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Mexican Wedding Cookies with Toffee bits in a white serving bowl with a Heath bar

Toffee Noel Nut Balls

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Snowball Cookies with Toffee are sweet, buttery with a double dose of crunch! These classic Noel Nut Balls are kicked up a notch!

Adding chopped toffee to these Mexican Wedding Cookies was a delicious twist on a holiday favorite. If you’re looking for a new Christmas cookie recipe to try, this is a winner!

Noel Nut Balls in a white dish

Toffee Noel Nut Balls

These holiday cookies are a twist on an old favorite Christmas cookie, my Pecan Snowballs.  I love making these melt in your mouth, nut-filled cookies rolled in powdered sugar, but to make them even more irresistible, I added bits of toffee.

That little addition totally pushed these babies over the top. I baked up a batch for a cookie exchange but seriously contemplated keeping them all to myself. My loyal readers will know that any nut-filled cookie that’s in my kitchen will get totally ignored by everyone except the cook. Though the hubby has a few non-food allergies, his “allergy” to nuts is totally contrived due to his personal preferences.

He’ll often claim allergies to mushrooms, mint, pineapple…the list goes on and on. But I decided to share this snowball cookies recipe with my real-life friends AND with all of you. They are divine!!

Overhead view of Noel Nut Balls in a white dish

Mexican Wedding Cookies with Toffee

Nut balls (or Nutballs) are known by many other names besides Mexican Wedding Cookies. These melt in your mouth cookies came into vogue in the 1950s and are also called Russian Teacakes, Mexican Teacakes, Russian Wedding Cookies, Snowballs or Butterballs. The texture and “snow” coating of powdered sugar make them popular for the holidays, but tasty enough to make all year long! Add some toffee to shake things up! When made in crescent shapes instead of balls, they’re also known as pecan crescents!

Why Are These Called Mexican Wedding Cookies?

Historians think the strained relationship between the United States and Russia during the Cold War, which started in the late 1940s, caused a name change. One of the alternative names, Russian Tea Cakes, was not socially acceptable anymore, so this same cookie recipe became Mexican Wedding Cookies! The name snowballs is pretty self-explanatory since they’re dusted heavily with powdered sugar which represents snow. Why they’re known by so many other names makes it even more confusing!

How to Make These Snowball Cookies with Pecans and Toffee

One thing notable is that there is no egg in these Noel Nut balls! Perfect if you have an egg allergy. Egg allergies actually are more common than nut allergies or peanut allergies.

  • I like to line my baking sheets with parchment paper. It helps make for easy cleanup, and there’s no sticking!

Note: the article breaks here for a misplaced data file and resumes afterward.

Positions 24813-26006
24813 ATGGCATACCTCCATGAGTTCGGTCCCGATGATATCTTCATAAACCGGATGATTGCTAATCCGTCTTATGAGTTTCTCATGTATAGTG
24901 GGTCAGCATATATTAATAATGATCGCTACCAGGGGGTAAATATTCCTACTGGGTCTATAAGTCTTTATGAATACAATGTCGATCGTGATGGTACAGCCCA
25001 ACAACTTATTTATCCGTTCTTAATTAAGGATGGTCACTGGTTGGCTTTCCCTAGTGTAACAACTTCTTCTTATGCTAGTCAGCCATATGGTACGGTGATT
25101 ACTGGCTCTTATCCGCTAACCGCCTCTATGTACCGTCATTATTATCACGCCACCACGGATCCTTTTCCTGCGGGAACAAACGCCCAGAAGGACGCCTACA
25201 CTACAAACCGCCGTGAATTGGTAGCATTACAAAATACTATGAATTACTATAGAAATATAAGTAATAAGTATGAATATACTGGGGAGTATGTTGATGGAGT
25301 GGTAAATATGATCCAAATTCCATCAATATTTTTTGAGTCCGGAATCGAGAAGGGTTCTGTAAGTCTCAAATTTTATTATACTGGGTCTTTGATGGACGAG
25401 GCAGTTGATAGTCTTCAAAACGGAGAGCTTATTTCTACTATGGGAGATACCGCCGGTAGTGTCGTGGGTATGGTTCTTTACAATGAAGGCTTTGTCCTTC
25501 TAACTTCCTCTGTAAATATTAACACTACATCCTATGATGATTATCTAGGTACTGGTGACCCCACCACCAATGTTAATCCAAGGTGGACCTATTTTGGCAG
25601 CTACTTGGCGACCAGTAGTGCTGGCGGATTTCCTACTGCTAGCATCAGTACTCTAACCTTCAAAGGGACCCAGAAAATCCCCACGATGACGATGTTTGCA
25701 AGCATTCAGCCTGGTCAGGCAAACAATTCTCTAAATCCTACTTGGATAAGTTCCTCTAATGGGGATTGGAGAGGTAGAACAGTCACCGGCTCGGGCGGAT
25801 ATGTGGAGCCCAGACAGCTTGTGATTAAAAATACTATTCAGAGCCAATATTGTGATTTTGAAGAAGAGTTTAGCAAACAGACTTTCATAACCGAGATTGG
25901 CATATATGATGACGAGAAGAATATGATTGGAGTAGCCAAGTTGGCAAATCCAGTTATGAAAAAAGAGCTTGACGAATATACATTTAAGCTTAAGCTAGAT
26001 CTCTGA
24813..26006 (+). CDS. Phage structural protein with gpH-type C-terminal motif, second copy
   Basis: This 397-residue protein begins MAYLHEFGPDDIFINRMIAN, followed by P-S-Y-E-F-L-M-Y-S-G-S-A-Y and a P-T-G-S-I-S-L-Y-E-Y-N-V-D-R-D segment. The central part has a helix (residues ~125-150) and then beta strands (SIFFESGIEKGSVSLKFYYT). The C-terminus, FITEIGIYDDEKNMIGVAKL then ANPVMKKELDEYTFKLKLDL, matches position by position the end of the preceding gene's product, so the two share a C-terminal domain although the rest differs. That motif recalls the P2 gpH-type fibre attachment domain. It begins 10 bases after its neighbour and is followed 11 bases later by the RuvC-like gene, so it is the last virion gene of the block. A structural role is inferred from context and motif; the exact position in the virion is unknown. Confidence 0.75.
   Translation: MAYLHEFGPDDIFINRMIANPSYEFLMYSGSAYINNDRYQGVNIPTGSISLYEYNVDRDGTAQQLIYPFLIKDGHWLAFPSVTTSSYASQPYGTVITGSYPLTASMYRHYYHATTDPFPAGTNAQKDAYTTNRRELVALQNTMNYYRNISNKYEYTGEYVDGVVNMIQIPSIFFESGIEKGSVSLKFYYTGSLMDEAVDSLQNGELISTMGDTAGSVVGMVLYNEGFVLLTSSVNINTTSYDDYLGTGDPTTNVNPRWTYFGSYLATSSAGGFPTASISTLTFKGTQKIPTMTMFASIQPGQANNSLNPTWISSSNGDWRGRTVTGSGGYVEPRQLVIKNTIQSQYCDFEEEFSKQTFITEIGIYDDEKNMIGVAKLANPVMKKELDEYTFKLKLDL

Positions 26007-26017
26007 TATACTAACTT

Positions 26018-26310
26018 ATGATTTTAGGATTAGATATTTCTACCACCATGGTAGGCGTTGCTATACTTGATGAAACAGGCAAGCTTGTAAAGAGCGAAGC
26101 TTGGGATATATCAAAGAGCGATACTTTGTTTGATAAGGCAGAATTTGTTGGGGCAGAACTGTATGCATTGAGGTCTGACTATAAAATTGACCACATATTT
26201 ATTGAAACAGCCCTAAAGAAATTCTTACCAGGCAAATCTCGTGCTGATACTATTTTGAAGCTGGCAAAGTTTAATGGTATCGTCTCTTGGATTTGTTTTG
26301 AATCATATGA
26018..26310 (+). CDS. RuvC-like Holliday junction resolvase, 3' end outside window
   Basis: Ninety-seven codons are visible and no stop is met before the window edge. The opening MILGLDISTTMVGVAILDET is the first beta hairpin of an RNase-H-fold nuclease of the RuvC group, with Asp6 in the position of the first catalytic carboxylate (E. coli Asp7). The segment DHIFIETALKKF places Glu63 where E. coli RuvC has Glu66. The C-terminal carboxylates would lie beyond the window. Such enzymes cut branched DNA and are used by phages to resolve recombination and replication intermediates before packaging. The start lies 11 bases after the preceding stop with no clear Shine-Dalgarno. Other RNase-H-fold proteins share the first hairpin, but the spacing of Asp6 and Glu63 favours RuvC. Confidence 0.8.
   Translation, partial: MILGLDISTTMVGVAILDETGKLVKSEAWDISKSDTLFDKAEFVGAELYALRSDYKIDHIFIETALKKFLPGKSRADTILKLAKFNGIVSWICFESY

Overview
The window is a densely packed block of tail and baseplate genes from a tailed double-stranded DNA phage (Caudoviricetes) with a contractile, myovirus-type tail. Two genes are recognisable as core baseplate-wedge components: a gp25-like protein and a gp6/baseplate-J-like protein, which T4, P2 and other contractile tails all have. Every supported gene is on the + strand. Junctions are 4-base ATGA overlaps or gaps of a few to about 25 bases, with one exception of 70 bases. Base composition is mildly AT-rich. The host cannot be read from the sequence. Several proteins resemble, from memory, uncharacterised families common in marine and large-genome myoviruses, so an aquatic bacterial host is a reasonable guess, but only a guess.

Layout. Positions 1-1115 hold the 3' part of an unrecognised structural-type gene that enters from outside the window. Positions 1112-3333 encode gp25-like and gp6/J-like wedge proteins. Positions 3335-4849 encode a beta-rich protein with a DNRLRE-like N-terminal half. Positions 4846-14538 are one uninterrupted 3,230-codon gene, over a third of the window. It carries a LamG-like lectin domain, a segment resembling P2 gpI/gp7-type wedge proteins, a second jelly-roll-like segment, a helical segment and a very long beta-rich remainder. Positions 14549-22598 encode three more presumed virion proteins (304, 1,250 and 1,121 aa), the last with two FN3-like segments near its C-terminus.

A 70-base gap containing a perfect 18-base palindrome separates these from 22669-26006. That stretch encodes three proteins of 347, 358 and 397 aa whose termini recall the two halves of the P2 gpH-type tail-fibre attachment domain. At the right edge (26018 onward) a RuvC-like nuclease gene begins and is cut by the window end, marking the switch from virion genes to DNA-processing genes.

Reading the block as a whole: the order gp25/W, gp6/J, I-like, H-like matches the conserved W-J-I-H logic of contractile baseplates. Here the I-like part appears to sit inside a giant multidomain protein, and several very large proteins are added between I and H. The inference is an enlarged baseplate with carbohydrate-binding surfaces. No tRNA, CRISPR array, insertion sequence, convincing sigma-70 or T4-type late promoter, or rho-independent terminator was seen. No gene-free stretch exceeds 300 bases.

• To make this version of Mexican Wedding Cookies, cream the butter, then start adding the other ingredients and mixing, ending with the pecans and toffee bits.
  • Make sure to chop your pecans and toffee pretty tiny, at least as small as a mini chocolate chip.
  • PRO-Tip: I prefer chopping up some Heath bars versus using a bag of toffee chips. I feel the quality is better.
  • It’s up to you what size and shape you make your nutballs. I make tablespoon-sized rounds, but smaller works, too. And like I mentioned above, the crescent shape is very common, too.
  • Bake until these are lightly browned.
  • Roll in powdered sugar while they’re warm. This helps the powdered sugar stick. I like to redust with powdered sugar after they cool, too.

What Kind of Nuts Can I Use For Mexican Wedding Cookies?

Pecans are my preference, but walnuts and almonds will also work well.

How Long Do Mexican Wedding Cookies Keep?

Like most cookies, they’ll keep well at room temperature in an airtight container for 3-4 days. To freeze, place cooled cookies in a freezer-safe Ziploc bag, remove as much air as possible freeze for up to 3 months (though I’ve kept mine longer!).

I’ve always wanted to try these Candy Cane Cookies from Saving Room for Dessert. Also, for your holiday baking, check out these Italian Ricotta Cookies, Holiday Pinwheel Cookies, and Stained Glass Cookies. Plus More of the Best Holiday Recipes.

Mexican Wedding Cookies with Toffee bits in a white serving bowl

This post was first shared in December 2013. The photos and text were updated in 2019.

Noel Nut Balls in a white dish

Toffee Noel Nut Balls

Toffee Noel Nut Balls (Mexican wedding cookies) made extraordinary by adding chopped Heath bars to the batter. A new twist on a classic holiday recipe.

Prep Time 20 minutes
Cook Time 20 minutes
Total Time 40 minutes
Yield 36 cookies

Ingredients

  • 2 sticks butter, at room temperature
  • 1/4 cup plus 1 tablespoon sugar
  • 2 teaspoons vanilla
  • 1 tablespoon water
  • 1/4 teaspoon salt
  • 2 cups flour
  • 2 cups chopped pecans
  • 5 Heath bars (or about 6 ounces) finely chopped (to about half the size of a standard chocolate chip)
  • 1 cup powdered sugar, for rolling cookies

Instructions

Preheat oven to 325ºF. Line baking pans with parchment and set aside.

Cream butter, then add sugar, vanilla and water. Mix again. Stir flour and salt into mixture. Add pecans and toffee bits and mix thoroughly.

Form tablespoon sized scoops of dough into balls. Bake for 18-20 minutes or till lightly browned.

Roll in powdered sugar while warm.

Notes

Adapted from my friend, Cyn.

Nutrition Information:

Yield:

36

Serving Size:

1 cookie

Amount Per Serving: Calories: 159Total Fat: 11gSaturated Fat: 5gTrans Fat: 0gUnsaturated Fat: 6gCholesterol: 16mgSodium: 75mgCarbohydrates: 14gFiber: 1gSugar: 7gProtein: 2g

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